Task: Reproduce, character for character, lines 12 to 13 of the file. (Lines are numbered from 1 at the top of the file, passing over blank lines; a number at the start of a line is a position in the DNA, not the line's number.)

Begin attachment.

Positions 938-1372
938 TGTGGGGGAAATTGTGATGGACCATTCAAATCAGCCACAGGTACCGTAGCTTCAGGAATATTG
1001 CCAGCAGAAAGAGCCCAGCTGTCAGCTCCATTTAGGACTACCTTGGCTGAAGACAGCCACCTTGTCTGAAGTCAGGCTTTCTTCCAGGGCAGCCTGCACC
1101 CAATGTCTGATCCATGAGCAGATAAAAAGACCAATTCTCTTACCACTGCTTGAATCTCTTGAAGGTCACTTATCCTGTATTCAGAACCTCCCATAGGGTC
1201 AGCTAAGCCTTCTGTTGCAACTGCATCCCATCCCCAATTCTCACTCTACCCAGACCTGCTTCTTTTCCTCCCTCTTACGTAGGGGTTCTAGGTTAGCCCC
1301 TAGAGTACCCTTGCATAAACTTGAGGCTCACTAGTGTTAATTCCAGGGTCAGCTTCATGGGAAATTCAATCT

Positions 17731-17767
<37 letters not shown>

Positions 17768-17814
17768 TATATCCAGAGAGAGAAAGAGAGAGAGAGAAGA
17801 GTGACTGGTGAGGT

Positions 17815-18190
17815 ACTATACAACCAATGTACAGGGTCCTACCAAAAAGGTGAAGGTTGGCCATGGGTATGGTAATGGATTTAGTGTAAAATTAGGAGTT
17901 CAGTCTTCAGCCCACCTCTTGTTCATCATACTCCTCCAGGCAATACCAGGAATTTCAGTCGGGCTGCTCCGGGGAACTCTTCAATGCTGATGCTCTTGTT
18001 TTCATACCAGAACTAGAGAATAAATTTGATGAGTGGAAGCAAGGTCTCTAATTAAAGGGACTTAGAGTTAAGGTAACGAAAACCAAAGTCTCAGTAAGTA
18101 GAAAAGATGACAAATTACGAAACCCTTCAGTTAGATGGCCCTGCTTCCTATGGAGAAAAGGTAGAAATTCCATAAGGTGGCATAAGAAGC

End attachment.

Positions 17815-18190
17815 ACTATACAACCAATGTACAGGGTCCTACCAAAAAGGTGAAGGTTGGCCATGGGTATGGTAATGGATTTAGTGTAAAATTAGGAGTT